The Role of Neoantigens in Naturally Occurring and Therapeutically Induced Immune Responses to Cancer

Adv Immunol. 2016;130:25-74. doi: 10.1016/bs.ai.2016.01.001. Epub 2016 Feb 10.

Abstract

Definitive experimental evidence from mouse cancer models and strong correlative clinical data gave rise to the Cancer Immunoediting concept that explains the dual host-protective and tumor-promoting actions of immunity on developing cancers. Tumor-specific neoantigens can serve as targets of spontaneously arising adaptive immunity to cancer and thereby determine the ultimate fate of developing tumors. Tumor-specific neoantigens can also function as optimal targets of cancer immunotherapy against established tumors. These antigens are derived from nonsynonymous mutations that occur during cellular transformation and, because they are foreign to the host genome, are not subject to central tolerance. In this review, we summarize the experimental evidence indicating that cancer neoantigens are the source of both spontaneously occurring and therapeutically induced immune responses against cancer. We also review the advances in genomics, bioinformatics, and cancer immunotherapy that have facilitated identification of neoantigens and have moved personalized cancer immunotherapies into clinical trials, with the promise of providing more specific, safer, more effective, and perhaps even more generalizable treatments to cancer patients than current immunotherapies.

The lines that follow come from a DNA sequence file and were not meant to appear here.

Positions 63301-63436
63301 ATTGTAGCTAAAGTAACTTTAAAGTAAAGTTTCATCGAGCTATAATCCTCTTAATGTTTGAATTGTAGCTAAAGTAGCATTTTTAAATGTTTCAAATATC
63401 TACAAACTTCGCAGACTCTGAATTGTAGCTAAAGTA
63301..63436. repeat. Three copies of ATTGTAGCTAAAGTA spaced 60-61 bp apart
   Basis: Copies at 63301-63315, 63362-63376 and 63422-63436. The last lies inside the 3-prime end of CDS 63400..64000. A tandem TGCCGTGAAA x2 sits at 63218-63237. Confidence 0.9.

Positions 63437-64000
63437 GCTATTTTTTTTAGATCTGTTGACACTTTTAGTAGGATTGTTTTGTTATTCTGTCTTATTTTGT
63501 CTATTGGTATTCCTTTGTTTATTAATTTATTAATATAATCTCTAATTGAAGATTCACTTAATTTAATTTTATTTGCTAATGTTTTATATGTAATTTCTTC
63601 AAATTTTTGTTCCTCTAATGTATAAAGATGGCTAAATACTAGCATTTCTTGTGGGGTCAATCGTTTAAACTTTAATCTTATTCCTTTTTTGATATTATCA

Keywords: Cancer Immunoediting; Cancer immunotherapy; Checkpoint blockade immunotherapy; Neoantigens; Tumor-specific mutant antigens.

Publication types

  • Research Support, N.I.H., Extramural
  • Research Support, Non-U.S. Gov't
  • Review

MeSH terms

  • Animals
  • Antigens, Neoplasm / immunology*
  • Cancer Vaccines / immunology
  • Cancer Vaccines / therapeutic use*
  • Cell Transformation, Neoplastic / genetics*
  • Genomics
  • Humans
  • Immunity, Cellular*
  • Immunotherapy*
  • Mice
  • Molecular Targeted Therapy / methods
  • Molecular Targeted Therapy / trends
  • Mutation
  • Neoplasms / immunology*
  • Neoplasms / therapy*
  • Neoplasms, Experimental / immunology
  • Tumor Microenvironment / immunology

Substances

  • Antigens, Neoplasm
  • Cancer Vaccines